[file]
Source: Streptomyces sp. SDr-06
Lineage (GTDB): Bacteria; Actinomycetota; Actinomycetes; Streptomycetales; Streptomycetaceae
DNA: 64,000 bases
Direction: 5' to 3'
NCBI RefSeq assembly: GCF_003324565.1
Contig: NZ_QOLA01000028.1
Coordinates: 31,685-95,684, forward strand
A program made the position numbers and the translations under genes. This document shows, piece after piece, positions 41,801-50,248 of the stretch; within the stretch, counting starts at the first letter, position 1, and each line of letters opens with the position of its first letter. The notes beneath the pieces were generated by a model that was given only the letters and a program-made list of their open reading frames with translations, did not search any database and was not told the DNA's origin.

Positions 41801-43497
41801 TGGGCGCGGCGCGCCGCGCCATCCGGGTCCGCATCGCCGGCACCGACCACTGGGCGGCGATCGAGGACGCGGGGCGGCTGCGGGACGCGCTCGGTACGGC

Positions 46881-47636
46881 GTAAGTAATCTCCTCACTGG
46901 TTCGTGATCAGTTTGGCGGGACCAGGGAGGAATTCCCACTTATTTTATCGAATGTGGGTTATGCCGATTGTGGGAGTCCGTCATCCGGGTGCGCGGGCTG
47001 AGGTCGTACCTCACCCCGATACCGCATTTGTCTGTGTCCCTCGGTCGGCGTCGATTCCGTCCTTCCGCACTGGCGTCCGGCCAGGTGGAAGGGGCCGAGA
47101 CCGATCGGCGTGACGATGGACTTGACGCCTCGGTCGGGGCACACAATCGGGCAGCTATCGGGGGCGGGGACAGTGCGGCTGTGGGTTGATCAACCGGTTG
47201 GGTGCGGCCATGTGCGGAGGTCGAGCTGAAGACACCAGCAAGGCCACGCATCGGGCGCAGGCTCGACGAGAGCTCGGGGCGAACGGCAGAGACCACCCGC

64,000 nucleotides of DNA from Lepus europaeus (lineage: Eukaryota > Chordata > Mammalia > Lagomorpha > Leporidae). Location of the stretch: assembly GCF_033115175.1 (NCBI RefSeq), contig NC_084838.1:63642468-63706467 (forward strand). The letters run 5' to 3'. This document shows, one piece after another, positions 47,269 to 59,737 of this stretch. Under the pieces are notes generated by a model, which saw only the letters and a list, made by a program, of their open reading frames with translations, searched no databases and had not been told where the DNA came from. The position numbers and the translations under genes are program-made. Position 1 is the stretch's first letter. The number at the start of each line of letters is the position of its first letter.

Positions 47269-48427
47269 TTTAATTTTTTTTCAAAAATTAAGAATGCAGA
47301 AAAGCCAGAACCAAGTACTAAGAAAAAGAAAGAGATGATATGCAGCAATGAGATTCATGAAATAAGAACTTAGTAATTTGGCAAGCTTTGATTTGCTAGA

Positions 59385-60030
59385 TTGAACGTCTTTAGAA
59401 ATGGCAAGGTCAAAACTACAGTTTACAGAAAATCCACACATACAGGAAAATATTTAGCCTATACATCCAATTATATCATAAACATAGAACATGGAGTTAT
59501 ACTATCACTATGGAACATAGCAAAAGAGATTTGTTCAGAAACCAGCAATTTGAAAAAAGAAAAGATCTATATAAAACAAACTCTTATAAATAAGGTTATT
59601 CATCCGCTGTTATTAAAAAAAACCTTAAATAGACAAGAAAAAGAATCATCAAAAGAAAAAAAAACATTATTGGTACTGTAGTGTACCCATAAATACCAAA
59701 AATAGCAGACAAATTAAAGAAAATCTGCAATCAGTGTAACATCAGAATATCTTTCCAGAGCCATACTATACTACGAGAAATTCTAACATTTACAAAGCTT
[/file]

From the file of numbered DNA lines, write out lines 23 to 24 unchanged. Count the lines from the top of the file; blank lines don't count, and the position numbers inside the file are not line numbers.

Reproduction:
59401 ATGGCAAGGTCAAAACTACAGTTTACAGAAAATCCACACATACAGGAAAATATTTAGCCTATACATCCAATTATATCATAAACATAGAACATGGAGTTAT
59501 ACTATCACTATGGAACATAGCAAAAGAGATTTGTTCAGAAACCAGCAATTTGAAAAAAGAAAAGATCTATATAAAACAAACTCTTATAAATAAGGTTATT